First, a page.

By the age of twenty-one, Billy the Kid was thought to have killed a man for every year he'd been alive. He evaded the law more times than anyone could count and proved that no jail could hold him -- even the prison where he was held, awaiting a sentence to hang.
After many a close shave, Pat Garrett finally catches up to the Kid on December 23, 1880. Then he brings the desperado to trial for the murder of a sheriff two years prior. From his first jailbreak in Silver City to his days riding with the notorious Regulators, Billy has made himself famous for his crimes, and now -- before judge jury, and the entire country -- it is time for him to answer.
Billy, however, has other plans...
An Excerpt from Law of the Land:
"The Hindu here drew a long sigh, as he said: 'The enemy of man is man, my brother.'"
-- Lew Wallace, Ben-Hur: A Tale of the Christ, 1880
September 26, 1878
Las Vegas, New Mexico Territory
The last thing Ira Leonard remembered with any certainty from the night before was blowing the whore a kiss as he left her crib. He seemed to recall thinking about trying to buck the tiger at Doc Holliday's faro layout, but opting for a bottle of forty-rod at the Bloated Coyote, and staggering back to the one-story house he rented from Old Lady Valdez. He knew he had made it to the bed, and recollected a dream in which he had thrown up on his pillow. When he rolled over, trying to block out the pounding in his head, he realized that had not been a dream.
Muttering an oath, he retreated the other way, and swung his legs over the bed. The pounding continued until he at last understood it wasn't his head -- well, not only his head -- but somebody beating the hell out of his front door. He stood, almost crashing onto the chest of drawers, and cursed a little louder, wondering what kind of fool would come knocking this early on a Sunday morning. Then he looked at the Regulator clock on the wall. One-thirty. And he remembered: Today is Thursday.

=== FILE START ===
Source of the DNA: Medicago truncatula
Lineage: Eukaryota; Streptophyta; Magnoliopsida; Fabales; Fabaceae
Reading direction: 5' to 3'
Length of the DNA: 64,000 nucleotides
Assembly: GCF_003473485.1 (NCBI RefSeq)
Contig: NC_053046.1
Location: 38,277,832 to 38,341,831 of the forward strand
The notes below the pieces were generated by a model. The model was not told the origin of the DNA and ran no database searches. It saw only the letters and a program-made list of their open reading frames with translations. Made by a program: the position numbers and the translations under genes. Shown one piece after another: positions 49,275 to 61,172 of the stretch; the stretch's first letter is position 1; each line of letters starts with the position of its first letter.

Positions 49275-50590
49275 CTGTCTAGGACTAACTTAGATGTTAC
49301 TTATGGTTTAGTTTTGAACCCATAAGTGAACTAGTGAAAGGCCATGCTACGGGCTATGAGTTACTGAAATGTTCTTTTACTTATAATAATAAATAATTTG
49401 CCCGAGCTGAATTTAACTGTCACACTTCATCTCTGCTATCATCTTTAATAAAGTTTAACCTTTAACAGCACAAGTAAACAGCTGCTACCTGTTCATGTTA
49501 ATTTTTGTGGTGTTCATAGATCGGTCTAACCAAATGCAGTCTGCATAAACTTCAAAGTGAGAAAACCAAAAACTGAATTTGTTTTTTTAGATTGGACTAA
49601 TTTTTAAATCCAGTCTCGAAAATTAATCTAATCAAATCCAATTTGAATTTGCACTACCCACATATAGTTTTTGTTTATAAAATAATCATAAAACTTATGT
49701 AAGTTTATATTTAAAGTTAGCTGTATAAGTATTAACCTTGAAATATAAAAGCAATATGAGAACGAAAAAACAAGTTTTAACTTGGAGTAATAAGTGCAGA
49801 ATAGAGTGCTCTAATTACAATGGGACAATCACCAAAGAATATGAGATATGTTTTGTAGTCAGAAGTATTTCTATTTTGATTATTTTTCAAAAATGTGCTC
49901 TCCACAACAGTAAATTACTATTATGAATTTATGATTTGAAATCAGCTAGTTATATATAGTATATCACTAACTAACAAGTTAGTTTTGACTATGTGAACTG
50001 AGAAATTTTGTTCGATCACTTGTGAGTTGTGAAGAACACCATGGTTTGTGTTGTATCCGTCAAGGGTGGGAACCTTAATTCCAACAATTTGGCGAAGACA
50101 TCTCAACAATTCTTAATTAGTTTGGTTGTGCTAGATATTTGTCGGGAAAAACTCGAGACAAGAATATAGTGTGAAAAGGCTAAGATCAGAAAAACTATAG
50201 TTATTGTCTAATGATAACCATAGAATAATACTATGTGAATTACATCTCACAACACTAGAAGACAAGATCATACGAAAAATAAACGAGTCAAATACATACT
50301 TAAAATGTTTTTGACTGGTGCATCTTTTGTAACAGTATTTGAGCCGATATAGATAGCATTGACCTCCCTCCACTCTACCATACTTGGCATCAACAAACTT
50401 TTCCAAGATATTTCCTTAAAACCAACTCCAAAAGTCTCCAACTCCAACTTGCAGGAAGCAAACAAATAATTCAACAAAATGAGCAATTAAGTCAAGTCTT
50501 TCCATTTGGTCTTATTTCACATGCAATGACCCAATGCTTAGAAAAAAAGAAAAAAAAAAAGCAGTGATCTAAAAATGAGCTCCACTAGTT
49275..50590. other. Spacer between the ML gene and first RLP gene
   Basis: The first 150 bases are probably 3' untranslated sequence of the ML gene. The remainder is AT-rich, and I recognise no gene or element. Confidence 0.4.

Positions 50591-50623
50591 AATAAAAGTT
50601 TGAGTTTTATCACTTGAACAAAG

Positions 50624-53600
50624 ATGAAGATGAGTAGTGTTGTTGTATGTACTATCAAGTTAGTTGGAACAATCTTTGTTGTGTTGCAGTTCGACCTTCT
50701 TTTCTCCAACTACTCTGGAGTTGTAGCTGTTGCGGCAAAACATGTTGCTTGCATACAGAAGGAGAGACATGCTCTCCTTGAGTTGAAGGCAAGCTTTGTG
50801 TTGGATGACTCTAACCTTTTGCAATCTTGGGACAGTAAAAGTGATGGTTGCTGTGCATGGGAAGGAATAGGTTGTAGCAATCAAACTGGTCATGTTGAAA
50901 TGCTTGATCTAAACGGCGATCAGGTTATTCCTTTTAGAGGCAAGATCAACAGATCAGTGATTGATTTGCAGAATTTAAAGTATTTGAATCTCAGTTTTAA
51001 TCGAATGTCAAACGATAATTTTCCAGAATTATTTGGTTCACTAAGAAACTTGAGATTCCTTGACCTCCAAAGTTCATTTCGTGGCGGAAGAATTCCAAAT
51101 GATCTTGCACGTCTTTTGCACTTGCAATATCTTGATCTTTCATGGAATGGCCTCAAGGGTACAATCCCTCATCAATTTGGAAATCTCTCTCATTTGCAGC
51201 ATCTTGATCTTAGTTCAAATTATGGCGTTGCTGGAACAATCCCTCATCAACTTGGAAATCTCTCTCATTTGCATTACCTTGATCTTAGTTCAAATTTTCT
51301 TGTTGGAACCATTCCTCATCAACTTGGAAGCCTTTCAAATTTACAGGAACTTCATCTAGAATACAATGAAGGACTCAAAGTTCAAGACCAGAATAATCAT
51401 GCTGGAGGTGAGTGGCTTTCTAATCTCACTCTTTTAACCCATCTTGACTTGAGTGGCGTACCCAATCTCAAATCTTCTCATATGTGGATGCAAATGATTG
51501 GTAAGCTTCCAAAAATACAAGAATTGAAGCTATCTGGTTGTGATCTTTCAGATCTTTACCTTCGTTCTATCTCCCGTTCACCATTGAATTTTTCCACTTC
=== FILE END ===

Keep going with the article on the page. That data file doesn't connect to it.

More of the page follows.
"I'm coming!" he shouted, and splashed water from the basin over his face, drying himself with a towel, and combing the vomit from his hair. He had gone to bed with his clothes on, even his boots, but he changed shirts so he would look at least partially presentable, killed the last bit of rotgut he found in the bottle underneath his quilt, threw on a morning coat, and made for the front door.
The couple standing on the porch in front of him didn't quash his hangover, but did startle him so much that Susan Wallace's face turned ashen, as if she thought Leonard was suffering another one of his asthma attacks, while her husband merely put a strong hand on Leonard's shoulder, and said amiably, "We are no apparitions, Judge, just travelers paying a visit to a dear friend on our journey to Santa Fe."
Leonard recovered enough to say: "I'm no judge, Governor, not in the territory."
"And I am no governor, Ira," Lew Wallace said, "until I am qualified and sworn in." A smile appeared between Wallace's thick mustache and beard. "It is bully good to see you."
He considered inviting them inside, thought better of it, and suggested they take a stroll to a cafe on the plaza. Lew Wallace agreed; he wanted to discuss affairs after his wife caught up on old times.
At forty-six, Ira Leonard felt ten years older, mainly because of the whiskey he drank, chasing it with petticoats and cigars. Born in Connecticut, he had been reared in Batavia, New York, and moved to Wisconsin, where he was admitted to the bar shortly before the War for the Suppression of the Rebellion. He had met Wallace during the hostilities, and the two men, although polar opposites, struck up a friendship. Both had practiced law before the war, yet Wallace's interest lay in politics, the gospel, his own writing career, and salvation for his fellow man. Ira Leonard loved the law but had no interest in politics, hated to write, and didn't know if he believed in God, although he figured he would learn soon enough if the Good Book was indeed the gospel; asthma was bound to kill him shortly.
Copyright 2004 by Johnny D. Boggs
Law of the Land
"Great storytelling. ... Boggs manages to capture the entirety of the Kid's life with just the right balance of fact and fiction. The characters seem like people you know, even though they lived and died more than 100 years ago." -- Robert Nott, Pasatiempo
“It is an engrossing story, and is told with Boggs’ meticulous attention to authentic detail and believable characterizations. If his characters, including the Kid, don’t look like, sound like, and behave like Boggs describes them, they should have.”
-- The Shootist